By, Kat Michie.
When it started.
Around four months, my doctor suggested we could start experimenting with solids and that studies show starting a little before 6 months can prevent allergies (check with your own doctor on this). Honestly, though, I wasn’t ready. I felt like I had to get everything right. So we waited a bit and started around 5 months.
How it started.
At first, we just handed her a quartered avocado and let her play with it to see if she would try putting it in her mouth. I think she may have tried a few bites, but she mostly played with it until it fell off the highchair.
After that, I made some very thin purees and mixed them with a bit of breastmilk. Later, I tried mixing some purees with baby oatmeal. I remember one of the first times I fed her puree, my daughter tried to take the spoon herself-she already wanted to figure out how to feed herself!
I carefully introduced one ingredient at a time, and then eventually felt comfortable giving her all kinds of mixes. As her teeth came in, we gave her more tastes of things on our plates and continued with purees and steamed finger foods. I noticed fruit was easier to get her to eat, but I kept trying with peas and other veggies. She eventually grew into a toddler that loves “brocci” and snap peas, but most of all she loves yogurt. Sometimes we still make her things we think she won’t like, and she’ll surprise us by eating several helpings.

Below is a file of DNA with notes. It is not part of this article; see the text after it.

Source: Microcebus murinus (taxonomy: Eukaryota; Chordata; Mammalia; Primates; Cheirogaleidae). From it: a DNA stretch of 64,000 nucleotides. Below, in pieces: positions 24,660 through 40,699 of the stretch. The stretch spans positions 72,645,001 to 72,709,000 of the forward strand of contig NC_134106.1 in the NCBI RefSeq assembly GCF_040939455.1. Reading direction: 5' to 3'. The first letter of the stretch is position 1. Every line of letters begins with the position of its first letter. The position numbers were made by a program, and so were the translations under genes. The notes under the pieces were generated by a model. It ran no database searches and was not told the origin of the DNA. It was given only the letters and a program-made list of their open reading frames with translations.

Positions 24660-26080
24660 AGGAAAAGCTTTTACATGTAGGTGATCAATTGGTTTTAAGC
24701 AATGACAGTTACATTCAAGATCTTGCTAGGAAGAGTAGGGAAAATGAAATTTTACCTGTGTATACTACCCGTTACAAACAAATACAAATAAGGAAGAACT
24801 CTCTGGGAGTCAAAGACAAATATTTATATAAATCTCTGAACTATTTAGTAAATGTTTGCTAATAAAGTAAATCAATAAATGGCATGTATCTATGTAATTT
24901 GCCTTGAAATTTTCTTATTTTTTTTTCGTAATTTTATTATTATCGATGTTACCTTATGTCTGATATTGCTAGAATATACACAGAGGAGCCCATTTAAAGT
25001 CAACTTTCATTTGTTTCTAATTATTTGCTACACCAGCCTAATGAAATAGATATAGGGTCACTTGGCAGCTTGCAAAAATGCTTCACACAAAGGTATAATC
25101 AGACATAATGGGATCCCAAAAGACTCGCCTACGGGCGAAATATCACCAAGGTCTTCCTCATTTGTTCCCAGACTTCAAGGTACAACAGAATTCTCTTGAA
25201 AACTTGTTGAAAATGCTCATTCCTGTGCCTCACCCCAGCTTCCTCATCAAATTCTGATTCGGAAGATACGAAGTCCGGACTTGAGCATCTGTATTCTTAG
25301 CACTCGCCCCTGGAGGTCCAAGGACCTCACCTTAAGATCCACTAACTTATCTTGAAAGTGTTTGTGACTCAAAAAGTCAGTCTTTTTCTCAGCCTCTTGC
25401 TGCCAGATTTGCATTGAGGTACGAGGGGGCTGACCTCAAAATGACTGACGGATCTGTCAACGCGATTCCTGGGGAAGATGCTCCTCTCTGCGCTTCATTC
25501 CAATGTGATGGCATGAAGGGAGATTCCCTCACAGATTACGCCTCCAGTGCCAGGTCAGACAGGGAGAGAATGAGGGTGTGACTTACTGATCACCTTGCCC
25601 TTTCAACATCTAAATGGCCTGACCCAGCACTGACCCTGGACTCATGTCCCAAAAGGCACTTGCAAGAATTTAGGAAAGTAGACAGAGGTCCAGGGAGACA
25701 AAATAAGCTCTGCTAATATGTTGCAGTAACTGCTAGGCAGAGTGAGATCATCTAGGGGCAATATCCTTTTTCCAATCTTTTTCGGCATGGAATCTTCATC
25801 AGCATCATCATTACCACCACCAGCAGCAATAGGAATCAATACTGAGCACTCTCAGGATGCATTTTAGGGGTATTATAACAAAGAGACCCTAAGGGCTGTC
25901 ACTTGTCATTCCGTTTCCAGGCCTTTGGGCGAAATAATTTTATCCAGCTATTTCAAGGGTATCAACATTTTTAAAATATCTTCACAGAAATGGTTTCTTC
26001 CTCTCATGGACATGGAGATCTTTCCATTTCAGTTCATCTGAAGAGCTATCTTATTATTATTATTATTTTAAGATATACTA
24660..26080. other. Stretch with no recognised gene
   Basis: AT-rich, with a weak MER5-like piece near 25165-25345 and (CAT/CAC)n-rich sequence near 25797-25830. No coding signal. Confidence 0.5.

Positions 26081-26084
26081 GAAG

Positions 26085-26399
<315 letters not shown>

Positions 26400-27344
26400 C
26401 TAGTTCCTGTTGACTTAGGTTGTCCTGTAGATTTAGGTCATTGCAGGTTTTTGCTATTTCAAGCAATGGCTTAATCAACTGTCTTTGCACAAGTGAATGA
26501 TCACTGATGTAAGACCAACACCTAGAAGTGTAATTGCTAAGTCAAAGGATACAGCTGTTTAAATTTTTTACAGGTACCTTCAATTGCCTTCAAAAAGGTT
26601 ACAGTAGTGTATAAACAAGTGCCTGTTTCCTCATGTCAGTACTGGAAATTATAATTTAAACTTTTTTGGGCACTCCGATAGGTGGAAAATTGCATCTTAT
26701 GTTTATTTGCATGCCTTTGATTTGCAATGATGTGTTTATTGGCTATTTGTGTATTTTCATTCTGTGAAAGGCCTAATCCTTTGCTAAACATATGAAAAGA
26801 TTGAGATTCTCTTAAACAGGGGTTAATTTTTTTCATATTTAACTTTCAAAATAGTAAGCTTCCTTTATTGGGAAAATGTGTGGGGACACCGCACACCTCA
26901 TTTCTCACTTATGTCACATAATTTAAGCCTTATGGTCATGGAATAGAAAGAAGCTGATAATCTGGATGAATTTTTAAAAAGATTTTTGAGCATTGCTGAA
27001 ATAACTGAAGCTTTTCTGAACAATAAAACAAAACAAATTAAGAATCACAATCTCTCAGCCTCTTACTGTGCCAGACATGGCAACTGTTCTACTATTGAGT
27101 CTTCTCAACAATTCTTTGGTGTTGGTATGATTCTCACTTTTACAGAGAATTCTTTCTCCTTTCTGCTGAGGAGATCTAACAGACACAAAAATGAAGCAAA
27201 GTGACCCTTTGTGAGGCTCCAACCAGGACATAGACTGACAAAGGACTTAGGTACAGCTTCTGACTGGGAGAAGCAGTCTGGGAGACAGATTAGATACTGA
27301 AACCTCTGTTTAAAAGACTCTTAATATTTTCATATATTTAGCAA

How I felt.
Excited and scared! The doctor warned me that she would gag at first, but that the first step is for her to learn to get the food to the back of her mouth. It would take time. I felt like she couldn’t even sit up on her own properly-how could she be ready to eat real food?
I was excited to give the highchair and bibs and spoons and things a whirl though, and thinking about being done with pumping and bottles and formula someday was a light at the end of the tunnel for me.
Watching her tastes change as she grows has been really rewarding. I remember she used to literally cry if she tasted peanut butter. Our doctor wanted us to put peanut butter or finely crushed peanuts in her food to prevent allergies, and I had to hide it at first! Now she loves peanut butter. I am strangely proud of her love of strong cheeses and olives and even seeing her eat raw onions off our salads.
Trying new things with your baby can be scary at first. With all milestones, you have to let them learn and explore on their own and learn self-confidence. Knowing before I started that gagging, spitting, making faces and even crying over eating food is NORMAL gave me confidence to keep going. Instead of giving up the first 10 times she spit out her peas, we kept trying and now she happily eats cooked and raw snap peas regularly.